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Does sunlight cause skin cancer?

There is convincing evidence that sunlight causes skin cancer. Skin cancer can be treated and cured without serious consequences. However, in some cases the condition can be life-threatening if not diagnosed in time.

Skin cancer is an occupational concern for people who work under the sun. The risk however, may be reduced through awareness of the problem, and by taking measures to prevent exposure to sunlight.


Are there different types of radiation in sunlight?

Yes. The types of radiation include

  • visible light, which gives us the colours we see
  • infrared radiation which gives us the warmth we feel
  • ultraviolet (UV) radiation

Except in extreme situations, neither visible light nor infrared radiation from sunlight causes health problems. However, ultraviolet (UV) radiation can cause harmful effects to the skin.

There are three basic types of ultraviolet radiation:

  • UVA (long-wave UV)
  • UVB (sunburn UV)
  • UVC (short-wave UV)

Table 1 summarizes the general features of each type.

Table 1
Types of Ultraviolet Radiation and Their Features
Ultraviolet Radiation Type General Features
Ultraviolet A radiation UVA, long-wave UV) -not filtered out in the atmosphere
-passes through glass
-produces some tanning
-once considered harmless but now believed harmful over the long term
-levels remain relatively constant throughout the day
Ultraviolet B radiation
(UVB, sunburn radiation)
-some filtered out in the atmosphere by the ozone layer
-does not pass through glass
-causes sunburn, tanning, wrinkling, aging of the skin and skin cancer
-highest intensity at noontime
Ultraviolet C radiation
(UVC, short-wave UV)
-filtered out in the atmosphere by the ozone layer before reaching earth
-major artificial sources are germicidal lamps
-burns the skin and causes skin cancer

How does sunlight affect the skin?

When ultraviolet radiation reaches the skin, some radiation is reflected away from the surface. The remaining radiation is scattered into the tissues just beneath the skin's surface. A fraction of this radiation is absorbed by the skin's living cells.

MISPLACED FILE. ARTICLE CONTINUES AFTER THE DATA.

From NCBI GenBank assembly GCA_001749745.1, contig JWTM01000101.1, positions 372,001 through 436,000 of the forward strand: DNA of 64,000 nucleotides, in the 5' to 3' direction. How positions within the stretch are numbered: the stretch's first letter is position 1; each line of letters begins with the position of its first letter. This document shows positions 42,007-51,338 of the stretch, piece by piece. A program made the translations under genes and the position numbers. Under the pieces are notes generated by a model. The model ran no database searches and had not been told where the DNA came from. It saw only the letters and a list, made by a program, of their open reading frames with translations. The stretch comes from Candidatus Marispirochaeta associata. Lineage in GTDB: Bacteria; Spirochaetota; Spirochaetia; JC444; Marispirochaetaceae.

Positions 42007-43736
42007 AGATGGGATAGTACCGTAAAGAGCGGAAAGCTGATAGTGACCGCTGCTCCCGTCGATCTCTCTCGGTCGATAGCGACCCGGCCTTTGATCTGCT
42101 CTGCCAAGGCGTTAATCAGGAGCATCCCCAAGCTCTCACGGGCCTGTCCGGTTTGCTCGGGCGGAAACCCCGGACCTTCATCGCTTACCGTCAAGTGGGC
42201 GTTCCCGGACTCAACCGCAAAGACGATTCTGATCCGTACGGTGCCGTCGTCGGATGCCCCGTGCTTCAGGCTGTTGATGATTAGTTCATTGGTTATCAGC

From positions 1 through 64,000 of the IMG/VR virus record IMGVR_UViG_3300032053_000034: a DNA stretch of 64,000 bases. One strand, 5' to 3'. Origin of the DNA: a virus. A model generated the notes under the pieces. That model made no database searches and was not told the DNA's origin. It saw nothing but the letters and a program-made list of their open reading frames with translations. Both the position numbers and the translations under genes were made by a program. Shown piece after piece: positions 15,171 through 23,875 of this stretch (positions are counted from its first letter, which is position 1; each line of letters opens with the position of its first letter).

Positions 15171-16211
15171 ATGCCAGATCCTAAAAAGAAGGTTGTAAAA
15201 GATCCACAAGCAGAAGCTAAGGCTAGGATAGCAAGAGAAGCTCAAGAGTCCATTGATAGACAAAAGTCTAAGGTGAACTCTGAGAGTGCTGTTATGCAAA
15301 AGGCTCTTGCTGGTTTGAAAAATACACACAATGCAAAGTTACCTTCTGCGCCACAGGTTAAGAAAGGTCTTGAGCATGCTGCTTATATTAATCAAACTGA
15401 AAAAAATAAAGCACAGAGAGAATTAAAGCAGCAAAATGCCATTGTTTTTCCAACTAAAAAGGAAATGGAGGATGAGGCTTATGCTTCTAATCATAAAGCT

Ultraviolet radiation absorbed by living cells damages sensitive substances that influence the skin's normal growth and appearance. Damage can result in:

  • sunburn
  • increased rate of aging of the skin
  • skin cancer

Sunburn

Sunburn is the most familiar and immediate effect of ultraviolet radiation on the skin. It is an inflammation caused by an increase in blood-flow beneath the skin. The reaction is not normally instantaneous, but reaches a bright red colour within 15 to 20 hours. The condition can be very painful and sometimes causes peeling of the skin.

Brief intense exposure can cause severe sunburn in people who are not accustomed to strong sunlight. There is evidence that this type of exposure, as well as long-term exposures, might be linked to serious forms of skin cancer later in life.

Increased Rate of Aging of the Skin

Repeated exposure to the sun's ultraviolet radiation eventually causes skin damage similar to the aging process. Patches of skin become thin and less elastic, and develop blemishes, sun freckles, and wrinkles. These changes may take many years of exposure but when they occur, the damage is irreversible.

Skin Cancer

If exposure to sunlight continues for several years, the damaged skin has an increased chance of developing one of the forms of skin cancer. Exposure to ultraviolet radiation increases the risk of developing these cancers (although it may not be the only cause of the disease). While the exact relationship is not 100% defined, it appears that intermittent (occasional) exposure and exposure during childhood and adolescence are likely important predictors for basal cell carcinoma, and cutaneous malignant melanoma. High levels of chronic exposure, such as working outdoors, is more often associated with squamous cell tumours.

The following facts also link sunlight exposure to skin cancer:

  • Most skin cancer occurs in areas of skin most heavily exposed to sunlight (ears, forehead, arms, etc).
  • Skin cancer among people who are sensitive to sunlight is more common in regions with stronger sunlight.
  • People with genetic diseases that make them more sensitive to sunlight have a greater chance of developing skin cancer.
  • Studies show that ultraviolet radiation similar to sunlight causes skin cancer in animals.

What types of skin cancer are linked to sunlight exposure?

Three different types of skin cancer are linked to sunlight exposure:

  • basal cell cancer
  • squamous cell cancer
  • malignant melanoma

Basal Cell Cancer

Basal cell cancer is the most common of all cancers in North America and Europe. It is usually found in areas of the skin exposed to sunlight, but sometimes occurs in other areas as well. This type of skin cancer appears as a raised, hard, red or red-grey, pearly wound often found on the forehead, eyelids, cheeks, nose, and lips. Although there is always a chance it could become serious, basal cell cancer usually does not spread. Most cases are easily treated and cured.